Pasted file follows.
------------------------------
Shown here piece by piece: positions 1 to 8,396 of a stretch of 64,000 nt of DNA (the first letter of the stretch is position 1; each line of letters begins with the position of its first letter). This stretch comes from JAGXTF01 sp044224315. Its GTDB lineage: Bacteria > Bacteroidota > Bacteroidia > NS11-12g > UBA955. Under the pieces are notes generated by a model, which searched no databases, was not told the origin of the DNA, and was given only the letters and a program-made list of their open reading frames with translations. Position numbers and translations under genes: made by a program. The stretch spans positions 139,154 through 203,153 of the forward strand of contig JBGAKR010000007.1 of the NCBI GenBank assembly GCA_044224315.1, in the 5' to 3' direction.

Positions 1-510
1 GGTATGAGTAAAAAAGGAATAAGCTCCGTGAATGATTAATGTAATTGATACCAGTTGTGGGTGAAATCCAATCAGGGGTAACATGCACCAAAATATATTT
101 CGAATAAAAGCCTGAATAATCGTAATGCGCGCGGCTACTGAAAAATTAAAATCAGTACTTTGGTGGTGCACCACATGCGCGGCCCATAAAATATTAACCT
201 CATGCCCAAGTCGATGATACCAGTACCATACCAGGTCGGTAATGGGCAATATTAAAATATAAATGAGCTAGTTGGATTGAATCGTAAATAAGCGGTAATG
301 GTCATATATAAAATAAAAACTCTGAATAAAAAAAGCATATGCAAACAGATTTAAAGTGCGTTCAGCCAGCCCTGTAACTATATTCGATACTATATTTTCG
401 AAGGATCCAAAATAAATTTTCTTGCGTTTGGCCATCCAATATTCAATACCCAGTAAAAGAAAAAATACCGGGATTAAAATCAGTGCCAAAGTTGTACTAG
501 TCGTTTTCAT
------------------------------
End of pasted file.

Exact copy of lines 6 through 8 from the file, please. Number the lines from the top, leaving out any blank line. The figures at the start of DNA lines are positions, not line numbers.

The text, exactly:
301 GTCATATATAAAATAAAAACTCTGAATAAAAAAAGCATATGCAAACAGATTTAAAGTGCGTTCAGCCAGCCCTGTAACTATATTCGATACTATATTTTCG
401 AAGGATCCAAAATAAATTTTCTTGCGTTTGGCCATCCAATATTCAATACCCAGTAAAAGAAAAAATACCGGGATTAAAATCAGTGCCAAAGTTGTACTAG
501 TCGTTTTCAT